Optometry, Call For Better Vision Care For Children
American Optometric Association highlighted the national need for better eye health care, which will help prevent vision problems that can interfere with young children's learning.
Sen. Bond recently introduced the "Vision Care for Kids Act of 2007," S. 1117, with the support of the St. Louis-based AOA and other leading eye care groups.
"Good vision is critical to learning. This important legislation will improve vision care for children to better equip them to succeed in school and in life," Sen. Bond said. "With the support of the American Optometric Association, the American Academy of Ophthalmology and the Vision Council of America, together we will make a difference in the lives of children across the country."
S. 1117 would establish a federal grant program focusing on treatment to bolster children's vision initiatives in the states and encourage children's vision partnerships with non-profit entities, including groups as committed to the cause of safeguarding the sight of America's children as state optometric associations. Nearly 25 percent of school-age children today have vision problems, according to a federal study.
"As senator, and previously as our governor, Kit Bond has always put the health and education needs of our children first," said Thomas J. Cullinane, O.D., a trustee of the Missouri Optometric Association from Chesterfield who practices in Creve Coeur. "Today, with his leadership on S. 1117 and his frank discussion about the lifelong challenges he has faced from undiagnosed amblyopia, doctors of optometry across Missouri are particularly proud of his efforts."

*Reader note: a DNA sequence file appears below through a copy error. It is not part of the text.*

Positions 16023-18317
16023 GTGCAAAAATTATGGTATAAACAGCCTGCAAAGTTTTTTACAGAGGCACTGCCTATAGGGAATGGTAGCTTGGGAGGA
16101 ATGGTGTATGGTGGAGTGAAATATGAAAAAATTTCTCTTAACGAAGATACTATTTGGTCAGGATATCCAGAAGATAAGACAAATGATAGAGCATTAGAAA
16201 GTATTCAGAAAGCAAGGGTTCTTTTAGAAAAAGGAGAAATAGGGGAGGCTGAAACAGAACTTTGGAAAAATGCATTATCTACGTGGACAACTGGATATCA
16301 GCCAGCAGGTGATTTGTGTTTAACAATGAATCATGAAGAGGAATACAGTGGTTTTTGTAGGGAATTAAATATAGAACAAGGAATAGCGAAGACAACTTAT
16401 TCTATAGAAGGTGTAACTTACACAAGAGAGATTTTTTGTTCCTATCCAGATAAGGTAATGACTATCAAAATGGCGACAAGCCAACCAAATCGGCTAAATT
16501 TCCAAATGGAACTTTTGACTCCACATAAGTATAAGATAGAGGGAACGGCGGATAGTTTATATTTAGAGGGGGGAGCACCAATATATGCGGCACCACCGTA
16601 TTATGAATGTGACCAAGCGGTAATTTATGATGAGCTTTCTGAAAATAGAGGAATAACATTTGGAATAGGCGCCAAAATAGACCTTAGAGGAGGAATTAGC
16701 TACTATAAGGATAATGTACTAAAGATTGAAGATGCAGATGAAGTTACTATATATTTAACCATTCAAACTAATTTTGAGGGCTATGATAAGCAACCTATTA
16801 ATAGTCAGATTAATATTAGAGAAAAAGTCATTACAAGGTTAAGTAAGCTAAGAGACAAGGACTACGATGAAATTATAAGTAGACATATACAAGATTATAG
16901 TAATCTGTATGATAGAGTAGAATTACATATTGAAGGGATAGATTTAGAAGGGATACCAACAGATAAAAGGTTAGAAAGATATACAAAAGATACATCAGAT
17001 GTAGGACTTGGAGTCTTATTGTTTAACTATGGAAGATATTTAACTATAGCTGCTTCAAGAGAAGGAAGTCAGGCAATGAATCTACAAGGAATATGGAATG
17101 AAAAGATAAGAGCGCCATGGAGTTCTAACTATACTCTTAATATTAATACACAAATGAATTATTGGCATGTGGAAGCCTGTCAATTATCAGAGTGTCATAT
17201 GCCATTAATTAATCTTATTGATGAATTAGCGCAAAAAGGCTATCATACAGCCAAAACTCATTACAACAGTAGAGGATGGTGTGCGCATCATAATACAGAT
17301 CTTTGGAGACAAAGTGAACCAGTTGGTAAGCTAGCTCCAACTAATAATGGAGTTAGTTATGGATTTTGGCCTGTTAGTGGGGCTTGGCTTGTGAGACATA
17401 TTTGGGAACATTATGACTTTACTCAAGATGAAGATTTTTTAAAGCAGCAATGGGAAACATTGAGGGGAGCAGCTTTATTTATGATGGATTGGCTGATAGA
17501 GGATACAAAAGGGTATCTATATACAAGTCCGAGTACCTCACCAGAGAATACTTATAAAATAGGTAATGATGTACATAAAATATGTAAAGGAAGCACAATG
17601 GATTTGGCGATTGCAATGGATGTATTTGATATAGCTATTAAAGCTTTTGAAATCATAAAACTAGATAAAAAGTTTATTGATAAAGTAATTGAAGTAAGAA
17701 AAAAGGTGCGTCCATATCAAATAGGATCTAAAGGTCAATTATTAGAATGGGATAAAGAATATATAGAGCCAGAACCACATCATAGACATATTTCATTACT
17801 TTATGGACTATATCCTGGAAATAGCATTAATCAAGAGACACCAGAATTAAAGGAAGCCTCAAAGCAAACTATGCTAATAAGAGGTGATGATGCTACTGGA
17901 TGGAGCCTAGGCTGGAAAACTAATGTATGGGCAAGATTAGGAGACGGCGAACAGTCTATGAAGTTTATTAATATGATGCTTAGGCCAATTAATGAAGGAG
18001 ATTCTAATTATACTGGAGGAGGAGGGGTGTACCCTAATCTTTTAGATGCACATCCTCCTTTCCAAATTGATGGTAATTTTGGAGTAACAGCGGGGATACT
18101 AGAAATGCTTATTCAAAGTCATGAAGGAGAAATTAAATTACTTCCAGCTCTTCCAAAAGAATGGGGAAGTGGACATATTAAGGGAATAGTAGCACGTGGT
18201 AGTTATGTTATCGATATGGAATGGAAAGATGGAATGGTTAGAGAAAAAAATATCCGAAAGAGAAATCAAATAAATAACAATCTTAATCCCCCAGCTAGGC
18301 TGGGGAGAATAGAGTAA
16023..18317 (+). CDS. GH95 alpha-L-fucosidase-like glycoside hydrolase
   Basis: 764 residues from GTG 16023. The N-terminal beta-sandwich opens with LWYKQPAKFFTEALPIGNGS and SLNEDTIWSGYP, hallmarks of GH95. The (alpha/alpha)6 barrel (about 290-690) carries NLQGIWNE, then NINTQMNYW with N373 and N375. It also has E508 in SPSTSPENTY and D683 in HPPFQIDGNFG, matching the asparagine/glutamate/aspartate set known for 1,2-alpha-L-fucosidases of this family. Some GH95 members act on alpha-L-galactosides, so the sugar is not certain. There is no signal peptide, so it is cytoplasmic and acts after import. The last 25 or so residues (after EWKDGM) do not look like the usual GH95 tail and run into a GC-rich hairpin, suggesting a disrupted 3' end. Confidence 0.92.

In 2006, Senator Bond was presented with the AOA's Health Care Leadership award for his longtime advocacy for eye and vision care for children.
"The Bond Vision Care for Kids Act is an important assignment for Congress and a timely reminder for America of what needs to be done to help concerned parents and teachers ensure that no child is left behind in the classroom due to an undiagnosed or untreated vision problem," said C. Thomas Crooks, III, O.D., president of the AOA. "Optometry is proud to support true leaders like Senator Bond in the effort to provide states with the resources -- the federal dollars -- they need to make children's vision and classroom learning a top priority."
Eye and vision specialists, such as optometrists, are best able to diagnose and treat amblyopia and other vision problems, including strabismus, retinoblastoma, and other serious and potentially blinding problems that can lead to poor school performance and other issues that can ultimately affect quality of life. Amblyopia is treatable and preventable if caught within the early years of a child's life, but it remains the leading cause of vision loss in Americans under age 45.
Ten million children suffer from vision disorders, according to the National Parent Teacher Association. Vision disorders are considered the fourth most common disability in the United States, and they are one of the most prevalent handicapping conditions in childhood.
According to data from the Making the Grade: An analysis of state and federal children's vision care policy research study, 32 states require vision screenings for students, but 29 of them do not require children who fail the screening to have a comprehensive eye examination. Because up to two-thirds of children who fail vision screenings do not comply with recommended eye exams, many children enter school with uncorrected vision problems.
Undetected and untreated vision deficiencies, particularly in children, can take a large toll. Studies have shown that the costs associated with adult vision problems in the U.S. are at $51.4 billion.